Brighton Marathon 2015 MedalAt last! I’ve finally done it. I’ve completed my very first marathon! As predicted, it was long and slow and painful, but I got there… eventually.

The day started well. The sun was shining and there was a cool breeze as I walked to Preston Park for the start of the Brighton Marathon. I could have got the train, but it was only a 30 minute walk from my flat, so I figured the walk would be a good warm up.

The park was already busy when I got there, so I decided to head straight for the porta loos where I met my first 5 minute friend for the day in the queue – he was doing the 10K but had done the marathon a couple of times before and gave me some good advice. After that, there was the warm up, a pep talk from European 10,000 metre champion Jo Pavey, and then another visit to the porta loos before heading to the start pens.

I was in the green pen, which was the last to go off, but I didn’t mind. It was actually quite nice because we got to see the elite runners as they ran past (the first mile is a loop of the park), so we were able to cheer them on too.

Before long though, we were off and, with a high five from Jo Pavey, my Brighton Marathon journey was under way. The start was pretty slow, so I decided not to use my run/walk ratio until after the first mile, and just jog along and enjoy the atmosphere. I wasn’t particularly bothered about the pace, although I kept an eye on my Garmin to check how I was doing.

At around 10K, I spotted a row of porta loos and decided that it would be a good idea to pay them a visit. I wouldn’t normally, but as it was quite warm I had been taking a lot of water and the old bladder was starting to feel a bit uncomfortable. It would mean queueing for a few minutes, but I figured it would be worth it in the end.

I had completed the 10K in around an hour and ten minutes, but this unscheduled stop meant that it took me over 16 minutes to complete the 11th kilometre. Still, it was worth it as I felt much more comfortable as we headed up the hill and then down to the roundabout that leads to Ovingdean.

This was one of my favourite parts of the race as there was a live band at the roundabout to entertain us and the residents of Ovingdean were incredibly generous with their support – lots of high fives from small children gave me a bit of a lift too.

The mostly downhill run back into Brighton was brilliant and, although my pace was starting to drop, I still felt pretty good and was able to stick to my run/walk ratio. I knew I from the way the runners coming the other way had thinned out that I was fairly near the back of the pack, but I was having a great time so it really didn’t matter.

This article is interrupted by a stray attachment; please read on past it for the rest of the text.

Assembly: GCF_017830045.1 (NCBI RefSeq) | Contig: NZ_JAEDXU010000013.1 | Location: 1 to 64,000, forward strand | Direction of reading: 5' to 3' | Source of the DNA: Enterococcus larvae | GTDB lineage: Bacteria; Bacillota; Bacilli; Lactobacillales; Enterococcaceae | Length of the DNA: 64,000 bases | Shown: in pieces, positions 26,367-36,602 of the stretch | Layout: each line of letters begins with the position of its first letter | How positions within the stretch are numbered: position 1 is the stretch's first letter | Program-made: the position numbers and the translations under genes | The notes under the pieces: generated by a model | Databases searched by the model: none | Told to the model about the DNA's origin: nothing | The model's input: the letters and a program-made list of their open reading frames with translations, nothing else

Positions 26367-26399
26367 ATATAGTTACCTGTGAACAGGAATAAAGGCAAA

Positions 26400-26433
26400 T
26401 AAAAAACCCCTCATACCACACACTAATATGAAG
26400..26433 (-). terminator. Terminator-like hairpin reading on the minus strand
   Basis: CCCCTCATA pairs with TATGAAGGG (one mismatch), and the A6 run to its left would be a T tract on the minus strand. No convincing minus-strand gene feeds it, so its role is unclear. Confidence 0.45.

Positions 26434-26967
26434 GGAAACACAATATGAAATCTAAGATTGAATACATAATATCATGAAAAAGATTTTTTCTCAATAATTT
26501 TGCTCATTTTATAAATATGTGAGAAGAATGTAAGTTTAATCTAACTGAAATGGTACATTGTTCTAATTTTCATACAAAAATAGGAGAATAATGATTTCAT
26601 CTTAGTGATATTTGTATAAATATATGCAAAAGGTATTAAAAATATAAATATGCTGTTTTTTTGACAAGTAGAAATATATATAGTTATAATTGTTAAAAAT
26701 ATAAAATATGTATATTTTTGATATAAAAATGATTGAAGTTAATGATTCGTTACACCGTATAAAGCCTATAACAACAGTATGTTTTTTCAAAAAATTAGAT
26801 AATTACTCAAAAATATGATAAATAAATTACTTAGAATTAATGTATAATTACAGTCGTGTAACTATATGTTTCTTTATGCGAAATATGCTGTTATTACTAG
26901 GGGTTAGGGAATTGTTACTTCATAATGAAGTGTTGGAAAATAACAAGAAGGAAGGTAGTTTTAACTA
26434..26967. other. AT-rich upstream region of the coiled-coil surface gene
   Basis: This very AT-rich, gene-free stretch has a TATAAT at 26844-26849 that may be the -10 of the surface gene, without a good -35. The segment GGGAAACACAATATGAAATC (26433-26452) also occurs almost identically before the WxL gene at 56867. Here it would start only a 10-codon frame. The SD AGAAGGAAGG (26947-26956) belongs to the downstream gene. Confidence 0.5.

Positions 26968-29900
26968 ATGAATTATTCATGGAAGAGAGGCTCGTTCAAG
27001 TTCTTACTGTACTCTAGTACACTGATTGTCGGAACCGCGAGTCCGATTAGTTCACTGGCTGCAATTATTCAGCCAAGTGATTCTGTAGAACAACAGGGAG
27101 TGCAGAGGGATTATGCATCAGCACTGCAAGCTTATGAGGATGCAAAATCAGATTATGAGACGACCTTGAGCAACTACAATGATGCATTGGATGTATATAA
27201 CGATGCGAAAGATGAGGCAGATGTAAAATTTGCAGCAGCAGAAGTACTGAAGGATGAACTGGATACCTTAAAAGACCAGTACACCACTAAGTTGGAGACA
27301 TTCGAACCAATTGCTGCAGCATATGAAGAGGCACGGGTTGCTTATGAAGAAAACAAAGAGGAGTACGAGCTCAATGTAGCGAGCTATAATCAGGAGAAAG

When we got back into Brighton, the crowds were amazing and really kept everyone going, but round about the half way point I realised that my energy was waning. I knew that I couldn’t keep going the way that I was, so I decided to drop my ratio a bit with slightly shorter running sections and longer walk breaks. This kept me going, but it wasn’t easy as my stomach was starting to feel a bit dodgy. I put it down to the Gatorade that I’d picked up at one of the aid stations, so I promptly ditched it in a skip and tried to focus on the ratios.

Once we got on to New Church Road though, I saw a couple of friends from work who had turned out to support. This gave me a massive lift and made me smile and laugh a lot, which carried me through for a bit longer. Around the 27K mark though, I knew that my stomach wasn’t happy. Fortunately, as I was so close to the back of the pack, there weren’t any queues at the next porta loo and I was able to get in and out fairly quickly, only adding a couple of minutes onto my already quite slow split for that kilometre.

As the miles and kilometres plodded by, my stomach started to feel much better, but my legs were getting more and more stiff and heavy with every step, so I decided to drop my ratio even further to one minute running and one minute walking (depending on how I was feeling). There were moments when I was able to push myself a bit further, and there were moments when I just had to stop and stretch, but somehow I made it through the ‘road to hell’ around Shoreham Power Station and onto Hove Promenade (my regular running route) for the final 5K.

I’m not sure if it was the fact that I was on familiar ground, or that I was so close to the finish, or that there were smiley faces painted on the ground to remind us that there would be TV cameras there, but somehow I was able to find it in myself to start extending my ratios again, just by a little and keep things ticking over for the last few miles.

By the final mile, the crowds were really livening up and I started to enjoy the support once more. My feeble thumbs ups became waves and smiles as I thanked the supporters and ditched my ratio altogether, to run in the final 400 metres, with a massive grin on my face.